Covariance is not Cohesiveness

One Reason Why Naming Things is Hard

This is another lesson learned from my adventures in refactoring a large JS project. An easy target for any refactor is to pull out duplicated code blocks and turn them into reusable functions. Keep it DRY. Done. Almost…

After reading and discussing Sandi Metz’s article on the wrong abstraction being more expensive than duplication, I started to look at my habit of deduplicating code. I was diligent about pulling out only the code that was called every time, or code that all relied on the same variables; code that co-varied. That way, my functional equivalent could accept the variable, and output the result of all that code that relied on that variable. In my refactoring work, I tried to limit the number of parameters that each new function accepted, since that is a red flag that the function is attempting to account for too many scenarios (and may be the wrong abstraction) but I ran into another issue: naming my shiny new functions.

I had a function that took a dozen lines of code that sorted through a list and updated the DOM based on that list. This block of code was used all over the place and seemed to be prime fodder for a functional deduplication effort. But what do I call it? It took me a day of struggling with naming this function to see that I was staring at a couple of red flags for bad code, namely violating the Single Responsibility Principle.

Red Flags for Violating the Single Responsibility Principle

  • Using the word “and” when describing your function.
  • Having difficulty naming the function, or using a vague name that doesn’t convey to the consumer what the function does.

The adage “code is the documentation” comes to life if you write code that reads like documentation. Naming things helps that. I bet you can guess what the code below does (if not how):

switch (getABTestVariant()) {
case 'a':
// do nothing, control group
break;
case 'b':
removeDollarSigns(document.querySelectorAll('.price'));
break;
case 'c':
removeZeroCents(document.querySelectorAll('.price'));
break;
default:
throw INVALID_VARIANT_CHOSEN;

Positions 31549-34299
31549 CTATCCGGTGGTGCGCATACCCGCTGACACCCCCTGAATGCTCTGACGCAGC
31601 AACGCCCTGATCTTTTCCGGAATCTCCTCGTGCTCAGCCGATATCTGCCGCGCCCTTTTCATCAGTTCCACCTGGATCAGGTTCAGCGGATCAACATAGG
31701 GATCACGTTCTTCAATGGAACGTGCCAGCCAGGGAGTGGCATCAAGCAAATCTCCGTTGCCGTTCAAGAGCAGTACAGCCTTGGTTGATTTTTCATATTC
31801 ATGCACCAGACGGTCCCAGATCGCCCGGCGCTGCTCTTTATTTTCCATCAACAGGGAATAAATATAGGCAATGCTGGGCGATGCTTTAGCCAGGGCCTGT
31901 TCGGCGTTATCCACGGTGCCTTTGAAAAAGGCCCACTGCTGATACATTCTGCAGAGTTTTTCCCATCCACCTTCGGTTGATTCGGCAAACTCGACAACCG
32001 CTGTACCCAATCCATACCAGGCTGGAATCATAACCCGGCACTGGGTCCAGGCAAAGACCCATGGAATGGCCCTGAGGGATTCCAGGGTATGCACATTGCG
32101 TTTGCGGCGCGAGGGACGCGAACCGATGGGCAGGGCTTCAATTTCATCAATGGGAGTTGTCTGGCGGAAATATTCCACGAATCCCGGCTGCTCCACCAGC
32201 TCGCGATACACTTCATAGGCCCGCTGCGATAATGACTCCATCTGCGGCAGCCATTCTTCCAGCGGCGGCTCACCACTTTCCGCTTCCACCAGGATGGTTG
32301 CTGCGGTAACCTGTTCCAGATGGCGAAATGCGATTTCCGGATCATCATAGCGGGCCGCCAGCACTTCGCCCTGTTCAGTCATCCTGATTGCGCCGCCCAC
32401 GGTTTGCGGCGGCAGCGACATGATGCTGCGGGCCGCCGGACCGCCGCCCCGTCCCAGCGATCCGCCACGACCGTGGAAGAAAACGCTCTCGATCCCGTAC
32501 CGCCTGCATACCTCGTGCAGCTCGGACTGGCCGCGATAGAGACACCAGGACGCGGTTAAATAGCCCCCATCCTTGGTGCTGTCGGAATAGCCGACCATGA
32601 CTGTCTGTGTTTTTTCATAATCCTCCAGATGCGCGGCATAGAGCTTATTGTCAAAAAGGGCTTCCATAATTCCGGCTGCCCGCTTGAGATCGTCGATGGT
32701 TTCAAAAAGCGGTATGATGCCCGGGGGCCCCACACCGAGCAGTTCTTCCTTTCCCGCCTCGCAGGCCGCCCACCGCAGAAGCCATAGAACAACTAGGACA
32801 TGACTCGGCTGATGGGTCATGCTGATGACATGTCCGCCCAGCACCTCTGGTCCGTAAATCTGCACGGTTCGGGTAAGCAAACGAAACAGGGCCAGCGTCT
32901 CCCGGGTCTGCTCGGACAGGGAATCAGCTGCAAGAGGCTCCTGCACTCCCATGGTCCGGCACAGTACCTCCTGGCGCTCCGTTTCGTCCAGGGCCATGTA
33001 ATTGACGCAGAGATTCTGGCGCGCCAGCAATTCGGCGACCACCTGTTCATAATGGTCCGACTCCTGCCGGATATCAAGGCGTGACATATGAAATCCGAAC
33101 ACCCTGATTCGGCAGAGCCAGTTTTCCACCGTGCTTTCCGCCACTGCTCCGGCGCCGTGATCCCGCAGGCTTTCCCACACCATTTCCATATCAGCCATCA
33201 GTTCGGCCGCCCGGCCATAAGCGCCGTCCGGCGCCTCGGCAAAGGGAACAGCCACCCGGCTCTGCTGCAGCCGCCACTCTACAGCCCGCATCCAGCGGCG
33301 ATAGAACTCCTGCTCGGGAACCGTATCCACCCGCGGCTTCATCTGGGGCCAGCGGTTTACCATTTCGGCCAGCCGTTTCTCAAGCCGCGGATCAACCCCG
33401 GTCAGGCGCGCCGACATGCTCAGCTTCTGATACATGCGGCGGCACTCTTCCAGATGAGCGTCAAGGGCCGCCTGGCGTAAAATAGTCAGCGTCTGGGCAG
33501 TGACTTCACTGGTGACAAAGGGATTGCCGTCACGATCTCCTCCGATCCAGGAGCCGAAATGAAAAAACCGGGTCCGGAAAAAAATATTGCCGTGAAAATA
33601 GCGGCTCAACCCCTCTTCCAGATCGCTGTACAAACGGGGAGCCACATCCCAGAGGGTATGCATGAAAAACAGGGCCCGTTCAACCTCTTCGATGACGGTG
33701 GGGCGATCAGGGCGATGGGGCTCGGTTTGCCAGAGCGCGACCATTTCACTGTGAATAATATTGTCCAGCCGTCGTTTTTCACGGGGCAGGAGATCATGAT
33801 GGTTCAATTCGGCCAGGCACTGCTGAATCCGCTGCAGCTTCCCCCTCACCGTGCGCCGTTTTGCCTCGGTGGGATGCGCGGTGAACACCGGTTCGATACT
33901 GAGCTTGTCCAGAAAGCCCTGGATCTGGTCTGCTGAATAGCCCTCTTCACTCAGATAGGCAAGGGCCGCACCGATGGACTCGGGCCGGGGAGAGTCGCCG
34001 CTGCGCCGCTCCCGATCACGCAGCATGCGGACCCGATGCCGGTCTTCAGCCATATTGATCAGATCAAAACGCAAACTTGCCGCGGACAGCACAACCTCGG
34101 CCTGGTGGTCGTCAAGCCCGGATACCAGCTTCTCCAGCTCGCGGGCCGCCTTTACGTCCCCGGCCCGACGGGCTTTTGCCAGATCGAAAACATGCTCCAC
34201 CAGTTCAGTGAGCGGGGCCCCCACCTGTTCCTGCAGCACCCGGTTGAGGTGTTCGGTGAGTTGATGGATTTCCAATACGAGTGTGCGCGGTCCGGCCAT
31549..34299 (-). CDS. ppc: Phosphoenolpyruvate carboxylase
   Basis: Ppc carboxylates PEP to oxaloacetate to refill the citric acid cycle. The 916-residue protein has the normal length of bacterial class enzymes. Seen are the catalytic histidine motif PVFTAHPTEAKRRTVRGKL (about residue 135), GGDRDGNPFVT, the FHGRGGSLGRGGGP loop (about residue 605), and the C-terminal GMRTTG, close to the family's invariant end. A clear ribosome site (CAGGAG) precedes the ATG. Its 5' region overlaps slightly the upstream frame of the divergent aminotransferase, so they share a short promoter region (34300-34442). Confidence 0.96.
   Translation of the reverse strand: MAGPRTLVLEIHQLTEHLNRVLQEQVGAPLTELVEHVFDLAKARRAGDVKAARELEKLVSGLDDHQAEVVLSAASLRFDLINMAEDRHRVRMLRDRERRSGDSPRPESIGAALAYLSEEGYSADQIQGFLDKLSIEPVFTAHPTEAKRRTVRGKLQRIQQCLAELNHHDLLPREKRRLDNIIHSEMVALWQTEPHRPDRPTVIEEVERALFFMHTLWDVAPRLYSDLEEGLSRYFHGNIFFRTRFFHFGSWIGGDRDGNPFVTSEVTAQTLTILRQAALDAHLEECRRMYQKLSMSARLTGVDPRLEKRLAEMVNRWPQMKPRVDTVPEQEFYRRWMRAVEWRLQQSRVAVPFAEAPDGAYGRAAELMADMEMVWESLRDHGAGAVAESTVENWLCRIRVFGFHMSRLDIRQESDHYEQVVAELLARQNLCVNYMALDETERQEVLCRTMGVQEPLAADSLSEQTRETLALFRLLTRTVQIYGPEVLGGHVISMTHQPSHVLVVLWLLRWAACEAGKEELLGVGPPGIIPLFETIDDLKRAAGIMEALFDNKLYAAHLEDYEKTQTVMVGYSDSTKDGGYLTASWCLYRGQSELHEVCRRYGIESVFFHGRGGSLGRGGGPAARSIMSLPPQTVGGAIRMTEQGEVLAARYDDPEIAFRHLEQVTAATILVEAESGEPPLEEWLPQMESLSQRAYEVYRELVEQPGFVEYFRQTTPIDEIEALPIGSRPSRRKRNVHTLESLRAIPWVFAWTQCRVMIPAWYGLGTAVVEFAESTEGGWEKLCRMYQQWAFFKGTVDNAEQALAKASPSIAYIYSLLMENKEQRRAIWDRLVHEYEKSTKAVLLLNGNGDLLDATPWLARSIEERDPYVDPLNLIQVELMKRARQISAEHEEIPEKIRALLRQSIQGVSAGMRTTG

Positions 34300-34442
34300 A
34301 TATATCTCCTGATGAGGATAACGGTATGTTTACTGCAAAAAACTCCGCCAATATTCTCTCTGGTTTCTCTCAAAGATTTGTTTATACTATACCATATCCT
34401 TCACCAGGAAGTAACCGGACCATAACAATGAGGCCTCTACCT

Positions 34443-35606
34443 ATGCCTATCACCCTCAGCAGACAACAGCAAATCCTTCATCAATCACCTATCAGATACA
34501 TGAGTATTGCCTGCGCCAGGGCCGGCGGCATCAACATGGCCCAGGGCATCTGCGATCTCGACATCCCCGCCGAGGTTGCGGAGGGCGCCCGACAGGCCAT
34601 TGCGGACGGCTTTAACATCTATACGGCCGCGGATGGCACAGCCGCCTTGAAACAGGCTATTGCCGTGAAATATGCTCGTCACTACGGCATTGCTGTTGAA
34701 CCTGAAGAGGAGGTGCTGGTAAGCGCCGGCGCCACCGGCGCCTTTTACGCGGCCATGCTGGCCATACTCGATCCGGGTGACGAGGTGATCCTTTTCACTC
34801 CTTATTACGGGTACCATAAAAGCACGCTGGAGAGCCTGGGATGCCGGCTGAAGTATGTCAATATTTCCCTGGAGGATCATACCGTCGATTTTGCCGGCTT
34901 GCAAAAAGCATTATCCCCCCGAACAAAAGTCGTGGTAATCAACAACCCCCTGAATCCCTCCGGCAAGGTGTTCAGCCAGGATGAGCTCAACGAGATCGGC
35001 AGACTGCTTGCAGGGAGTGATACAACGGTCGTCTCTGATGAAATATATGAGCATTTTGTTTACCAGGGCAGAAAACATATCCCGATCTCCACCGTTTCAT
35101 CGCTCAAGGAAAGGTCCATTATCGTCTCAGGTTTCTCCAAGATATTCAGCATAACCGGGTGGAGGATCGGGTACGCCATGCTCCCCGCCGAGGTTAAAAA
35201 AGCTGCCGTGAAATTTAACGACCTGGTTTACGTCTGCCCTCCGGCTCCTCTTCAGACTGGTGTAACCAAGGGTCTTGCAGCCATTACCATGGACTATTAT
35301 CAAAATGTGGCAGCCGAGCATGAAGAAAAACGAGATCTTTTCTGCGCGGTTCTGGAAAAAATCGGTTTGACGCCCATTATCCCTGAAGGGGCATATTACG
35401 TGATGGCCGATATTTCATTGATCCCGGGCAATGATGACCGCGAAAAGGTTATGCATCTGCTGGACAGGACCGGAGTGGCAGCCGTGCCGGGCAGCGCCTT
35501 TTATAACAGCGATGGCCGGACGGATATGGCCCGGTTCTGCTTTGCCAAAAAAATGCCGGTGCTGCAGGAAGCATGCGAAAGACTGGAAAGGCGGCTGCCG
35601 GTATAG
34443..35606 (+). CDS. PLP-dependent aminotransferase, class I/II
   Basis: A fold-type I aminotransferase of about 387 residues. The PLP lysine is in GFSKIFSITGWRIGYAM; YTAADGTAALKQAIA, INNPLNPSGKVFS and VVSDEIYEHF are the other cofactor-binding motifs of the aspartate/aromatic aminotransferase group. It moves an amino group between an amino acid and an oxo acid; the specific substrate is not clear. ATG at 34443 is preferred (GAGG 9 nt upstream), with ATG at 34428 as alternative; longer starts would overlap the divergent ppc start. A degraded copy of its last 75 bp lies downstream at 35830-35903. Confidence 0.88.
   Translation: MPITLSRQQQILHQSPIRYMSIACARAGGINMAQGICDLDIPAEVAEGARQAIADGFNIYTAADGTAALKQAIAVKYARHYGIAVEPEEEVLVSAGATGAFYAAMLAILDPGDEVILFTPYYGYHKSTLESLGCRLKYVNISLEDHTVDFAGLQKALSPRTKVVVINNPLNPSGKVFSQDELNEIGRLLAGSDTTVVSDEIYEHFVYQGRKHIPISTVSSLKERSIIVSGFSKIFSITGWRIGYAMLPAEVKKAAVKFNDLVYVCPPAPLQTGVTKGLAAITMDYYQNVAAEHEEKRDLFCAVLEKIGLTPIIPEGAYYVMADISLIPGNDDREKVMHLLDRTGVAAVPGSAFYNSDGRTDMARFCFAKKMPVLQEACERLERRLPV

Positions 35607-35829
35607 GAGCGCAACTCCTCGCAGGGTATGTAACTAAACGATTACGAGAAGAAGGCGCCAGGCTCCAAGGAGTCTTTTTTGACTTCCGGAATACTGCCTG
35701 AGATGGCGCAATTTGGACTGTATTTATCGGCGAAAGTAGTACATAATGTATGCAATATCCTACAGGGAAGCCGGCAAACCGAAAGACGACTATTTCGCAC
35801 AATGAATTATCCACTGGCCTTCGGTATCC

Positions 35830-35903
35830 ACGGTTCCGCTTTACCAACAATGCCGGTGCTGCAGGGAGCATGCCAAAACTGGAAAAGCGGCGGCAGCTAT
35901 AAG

}

In this code, you don’t know how getABTestVariant, removeDollarSigns or removeZeroCents each work, but you can tell from their names what they should do. It was easy to name these functions because they each do one thing. In my codebase, this pattern of getting the variant and modifying the DOM based on that variant occurs over and over. It would be tempting to abstract this pattern out into a function that intakes an array of functions and a selector for a DOM element, but what would we name it? After all, it would retrieve a variant name, scour the DOM for an element, apply functions conditionally to that element, and possibly throw an error.

Let’s try modifyElement. The consumer would then write modifyElement('.price', [removeDollarSigns, removeZeroCents]); which appears to apply all of those modifications to the elements. Hmm… how about runVariant('.price', [removeDollarSigns, removeZeroCents]); Well, which variant are we running? The problem here is that even though this code covaries, it isn’t cohesive. This is clear when we try to consume the function that runs this code. We’re forced to pass parameters that seem unrelated. The signature makes no sense. Or rather, it makes different sense than what was intended.

Conclusion

It is inevitable that some duplication will exist in your code, so beware of trying to DRY your code to the point that you are writing disjointed functions merely because the code within covaries. When writing functions pay attention to how difficult it is to describe and name the function, how many parameters it requires, and what the signature looks like. These little litmus tests will help you know if your function has a Single Responsibility.

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